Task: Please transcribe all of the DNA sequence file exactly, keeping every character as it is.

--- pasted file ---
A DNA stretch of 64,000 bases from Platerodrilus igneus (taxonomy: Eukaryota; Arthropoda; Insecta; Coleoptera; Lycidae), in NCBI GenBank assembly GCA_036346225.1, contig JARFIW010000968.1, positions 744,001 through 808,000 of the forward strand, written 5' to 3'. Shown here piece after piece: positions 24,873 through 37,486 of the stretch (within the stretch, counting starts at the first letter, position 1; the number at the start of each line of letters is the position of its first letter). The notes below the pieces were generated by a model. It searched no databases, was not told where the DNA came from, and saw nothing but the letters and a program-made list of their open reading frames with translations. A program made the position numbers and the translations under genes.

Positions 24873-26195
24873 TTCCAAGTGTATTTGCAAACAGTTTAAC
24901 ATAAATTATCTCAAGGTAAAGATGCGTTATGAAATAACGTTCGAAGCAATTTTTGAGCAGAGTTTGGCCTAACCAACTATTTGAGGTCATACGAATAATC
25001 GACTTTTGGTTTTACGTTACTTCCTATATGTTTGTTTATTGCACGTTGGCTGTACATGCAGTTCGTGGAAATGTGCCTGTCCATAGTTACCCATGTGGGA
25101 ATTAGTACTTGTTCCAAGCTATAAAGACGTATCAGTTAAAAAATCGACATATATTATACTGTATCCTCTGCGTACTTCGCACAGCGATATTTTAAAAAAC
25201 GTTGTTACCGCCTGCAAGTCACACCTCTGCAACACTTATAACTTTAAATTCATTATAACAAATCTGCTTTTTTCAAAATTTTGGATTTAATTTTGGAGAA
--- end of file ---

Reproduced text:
A DNA stretch of 64,000 bases from Platerodrilus igneus (taxonomy: Eukaryota; Arthropoda; Insecta; Coleoptera; Lycidae), in NCBI GenBank assembly GCA_036346225.1, contig JARFIW010000968.1, positions 744,001 through 808,000 of the forward strand, written 5' to 3'. Shown here piece after piece: positions 24,873 through 37,486 of the stretch (within the stretch, counting starts at the first letter, position 1; the number at the start of each line of letters is the position of its first letter). The notes below the pieces were generated by a model. It searched no databases, was not told where the DNA came from, and saw nothing but the letters and a program-made list of their open reading frames with translations. A program made the position numbers and the translations under genes.

Positions 24873-26195
24873 TTCCAAGTGTATTTGCAAACAGTTTAAC
24901 ATAAATTATCTCAAGGTAAAGATGCGTTATGAAATAACGTTCGAAGCAATTTTTGAGCAGAGTTTGGCCTAACCAACTATTTGAGGTCATACGAATAATC
25001 GACTTTTGGTTTTACGTTACTTCCTATATGTTTGTTTATTGCACGTTGGCTGTACATGCAGTTCGTGGAAATGTGCCTGTCCATAGTTACCCATGTGGGA
25101 ATTAGTACTTGTTCCAAGCTATAAAGACGTATCAGTTAAAAAATCGACATATATTATACTGTATCCTCTGCGTACTTCGCACAGCGATATTTTAAAAAAC
25201 GTTGTTACCGCCTGCAAGTCACACCTCTGCAACACTTATAACTTTAAATTCATTATAACAAATCTGCTTTTTTCAAAATTTTGGATTTAATTTTGGAGAA